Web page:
World’s Longest Living Gleevec/TKI Survivor, surviving CML for nearly three decades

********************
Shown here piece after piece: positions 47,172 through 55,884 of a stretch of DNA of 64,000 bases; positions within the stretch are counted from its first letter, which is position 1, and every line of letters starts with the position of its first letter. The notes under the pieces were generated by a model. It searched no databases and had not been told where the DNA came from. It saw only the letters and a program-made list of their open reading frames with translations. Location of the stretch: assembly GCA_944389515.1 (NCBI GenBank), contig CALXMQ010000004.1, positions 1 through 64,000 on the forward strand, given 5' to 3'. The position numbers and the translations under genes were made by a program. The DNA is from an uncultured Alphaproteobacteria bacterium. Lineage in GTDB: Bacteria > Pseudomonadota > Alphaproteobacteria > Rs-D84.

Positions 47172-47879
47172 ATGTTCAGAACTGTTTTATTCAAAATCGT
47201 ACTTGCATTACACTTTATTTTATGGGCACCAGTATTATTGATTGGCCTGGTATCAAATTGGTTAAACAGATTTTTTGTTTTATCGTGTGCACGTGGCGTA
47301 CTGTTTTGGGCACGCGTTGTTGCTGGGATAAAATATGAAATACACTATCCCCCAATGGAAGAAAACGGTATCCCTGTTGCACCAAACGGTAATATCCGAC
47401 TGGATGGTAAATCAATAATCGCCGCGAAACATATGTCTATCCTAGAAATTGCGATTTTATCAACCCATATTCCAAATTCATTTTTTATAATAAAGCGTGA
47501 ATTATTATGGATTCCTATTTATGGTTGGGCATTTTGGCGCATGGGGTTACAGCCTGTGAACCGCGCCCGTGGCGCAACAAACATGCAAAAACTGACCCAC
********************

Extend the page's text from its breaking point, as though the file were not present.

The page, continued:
I was diagnosed with CML in January 1995. I went in to get the results of a MRI that I had taken in December 1994. The tests revealed that I did not have the marrow of a normal 37 year-old man. Further tests confirmed that I had CML. The doctor gave me the normal prognosis of three years to live unless I had a bone marrow transplant. At the time, I was a Major in the Army, married with a five year-old daughter. No one in my family matched as a donor and there were no matches on the bone marrow registry. I started the standard treatment of the time which was interferon. I also started conducting bone marrow drives all over the United States. Although I never found a donor, I added many thousands of people to the registry. At one marrow drive, 18 months after my diagnosis, a survivor with hairy cell leukemia told me he had been near death, but entered a clinical trial, which saved his life and suggested I give clinical trials a try. I started doing clinical trials. I entered several clinical trials. Around the three year mark all drugs were beginning to fail. I asked the doctor if any more drugs were available. He said there was one that was close, but they were still having problems with the drug, in the lab, in the livers of the animals. About six months after that, the drug was approved to be tested in humans. I started taking Gleevec in August 1998, three years before the FDA approved it for use in humans. It worked. Now nearly 29 years after diagnosis, at age 66, I am the world’s longest living Gleevec and TKI survivor. I’ve ran a couple of 26.2 mile marathons, one ten months after starting Gleevec. My daughter is now a physician. My family and I do a lot of advocacy work and still recruit marrow donors. I am very pleased with the progress that has been made in CML research. I do believe that a cure is possible for CML and will keep focus on that goal.